There shall come forth a rod out of the stem of
He shall not judge after the sight of his eyes . . .—Earthly kings are apt to judge “according to the appearance” (John 7:24), and the reports of interested or corrupt advisers, but the true King shall “know what is in man” (John 2:25), and judge righteous judgment.
He shall smite the earth . . .—The “earth” stands here, if we accept the reading, for the rulers who are for the time supreme in it. A slight alteration of the Hebrew gives shall smite the tyrant, which forms a better parallelism with the “ungodly” of the next clause. The phrase “the sceptre of his mouth” is significant. The word which the Messiah-King speaks shall be as the sceptre which is the symbol of authority. So in Revelation 1:16, “a sharp two-edged sword” comes forth from the mouth of the Christ of St. John’s vision. The latter clause, “with the breath of his lips shall he slay . . . ,”has a parallel in Hosea 6:5.
The earth shall be full of the knowledge of the Lord.—If, as some have thought, the “earth” here should be the land (i.e., as in Isaiah 9:19; Isaiah 10:23, the land of Judah), that region is represented as the paradise centre of a restored world, to which, as in Isaiah 2:2, all nations turn for light and blessing. Probably, however, the words may be taken in their wider significance. This was for the prophet the crown and consummation of the work of redemption. More than all removal of physical evil, he thought of a victory over moral and spiritual darkness. As it is, in the existing order of the world, few fear God; still fewer know Him as He should be known. But in that new earth “the knowledge of Jehovah” shall flow far and wide. Even as the waters of the Mediterranean (the sea which must have suggested the prophet’s comparison) washed the shores of the far-off isles of the Gentiles, the coasts of Chittim (Numbers 24:24), as well as those of Israel, so should the knowledge of the truth of God expand beyond the limits of the people of Israel. Hence the transition was natural to the prophecies which speak at once of the restoration of Israel and the in-gathering of the heathen. It should be remembered that in Hosea 3:5; Joel 2:28; Joel 3:17, prophecies like in kind had preceded Isaiah’s utterance. In Habakkuk 2:14 it is all but verbally reproduced.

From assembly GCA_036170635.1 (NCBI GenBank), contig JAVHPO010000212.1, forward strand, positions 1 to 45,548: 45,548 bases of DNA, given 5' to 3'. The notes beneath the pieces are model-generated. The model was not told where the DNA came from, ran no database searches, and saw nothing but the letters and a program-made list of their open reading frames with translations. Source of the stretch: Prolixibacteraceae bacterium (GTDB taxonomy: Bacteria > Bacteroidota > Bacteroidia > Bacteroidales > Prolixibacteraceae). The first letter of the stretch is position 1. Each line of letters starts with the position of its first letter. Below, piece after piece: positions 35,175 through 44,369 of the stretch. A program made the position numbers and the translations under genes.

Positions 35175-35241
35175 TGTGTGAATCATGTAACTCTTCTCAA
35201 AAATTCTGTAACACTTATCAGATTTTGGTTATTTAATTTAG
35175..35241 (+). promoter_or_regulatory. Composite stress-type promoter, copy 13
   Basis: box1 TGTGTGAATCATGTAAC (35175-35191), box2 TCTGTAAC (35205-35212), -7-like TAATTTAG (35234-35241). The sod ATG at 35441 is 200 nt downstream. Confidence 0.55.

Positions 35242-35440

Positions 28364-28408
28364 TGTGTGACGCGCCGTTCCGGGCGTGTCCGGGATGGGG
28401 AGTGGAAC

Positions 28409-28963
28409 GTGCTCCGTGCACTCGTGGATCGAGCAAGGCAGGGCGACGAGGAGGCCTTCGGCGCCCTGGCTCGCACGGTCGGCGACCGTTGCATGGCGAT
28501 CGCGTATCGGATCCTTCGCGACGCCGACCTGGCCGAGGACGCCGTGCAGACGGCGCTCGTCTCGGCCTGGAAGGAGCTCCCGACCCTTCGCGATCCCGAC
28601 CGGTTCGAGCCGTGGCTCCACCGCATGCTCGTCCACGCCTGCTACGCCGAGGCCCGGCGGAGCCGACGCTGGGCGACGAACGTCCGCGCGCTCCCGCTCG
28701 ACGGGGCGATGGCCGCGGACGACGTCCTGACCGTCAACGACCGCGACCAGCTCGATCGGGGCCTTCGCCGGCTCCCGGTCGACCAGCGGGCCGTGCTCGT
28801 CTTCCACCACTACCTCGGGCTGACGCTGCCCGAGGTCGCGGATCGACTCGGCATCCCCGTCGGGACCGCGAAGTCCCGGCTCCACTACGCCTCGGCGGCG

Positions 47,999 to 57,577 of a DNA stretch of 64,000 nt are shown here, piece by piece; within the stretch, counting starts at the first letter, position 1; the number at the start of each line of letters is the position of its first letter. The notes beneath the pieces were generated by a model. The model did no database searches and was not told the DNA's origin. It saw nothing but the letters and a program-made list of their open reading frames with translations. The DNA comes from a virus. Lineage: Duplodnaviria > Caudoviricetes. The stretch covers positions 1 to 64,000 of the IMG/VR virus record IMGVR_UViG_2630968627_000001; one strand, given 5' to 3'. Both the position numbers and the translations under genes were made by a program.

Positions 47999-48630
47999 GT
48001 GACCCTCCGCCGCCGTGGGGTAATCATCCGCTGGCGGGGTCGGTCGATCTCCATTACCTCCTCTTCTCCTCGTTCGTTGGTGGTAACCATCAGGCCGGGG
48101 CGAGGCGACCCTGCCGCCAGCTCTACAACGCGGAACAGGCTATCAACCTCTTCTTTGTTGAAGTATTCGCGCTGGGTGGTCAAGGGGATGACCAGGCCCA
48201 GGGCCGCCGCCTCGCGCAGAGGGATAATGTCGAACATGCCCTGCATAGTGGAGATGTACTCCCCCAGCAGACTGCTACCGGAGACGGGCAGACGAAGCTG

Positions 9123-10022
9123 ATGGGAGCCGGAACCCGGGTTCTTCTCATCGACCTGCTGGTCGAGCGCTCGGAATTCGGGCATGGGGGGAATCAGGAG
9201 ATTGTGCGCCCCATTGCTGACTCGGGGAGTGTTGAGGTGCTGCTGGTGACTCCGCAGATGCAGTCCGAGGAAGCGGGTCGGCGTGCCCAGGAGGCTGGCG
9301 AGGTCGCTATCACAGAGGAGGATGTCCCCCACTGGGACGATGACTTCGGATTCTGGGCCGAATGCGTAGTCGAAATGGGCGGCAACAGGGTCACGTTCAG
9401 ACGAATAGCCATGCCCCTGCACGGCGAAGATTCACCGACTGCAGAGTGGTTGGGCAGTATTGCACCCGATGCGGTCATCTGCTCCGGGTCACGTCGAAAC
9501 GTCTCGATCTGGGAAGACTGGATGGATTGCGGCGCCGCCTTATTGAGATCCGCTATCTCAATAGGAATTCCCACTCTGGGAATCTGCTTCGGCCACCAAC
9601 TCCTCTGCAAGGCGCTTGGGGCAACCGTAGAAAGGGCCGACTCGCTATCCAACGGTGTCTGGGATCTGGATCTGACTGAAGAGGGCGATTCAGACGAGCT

His rest shall be glorious.—Better, his resting-place shall be glory; i.e., he shall abide evermore in the eternal glory which is the dwelling-place of Jehovah.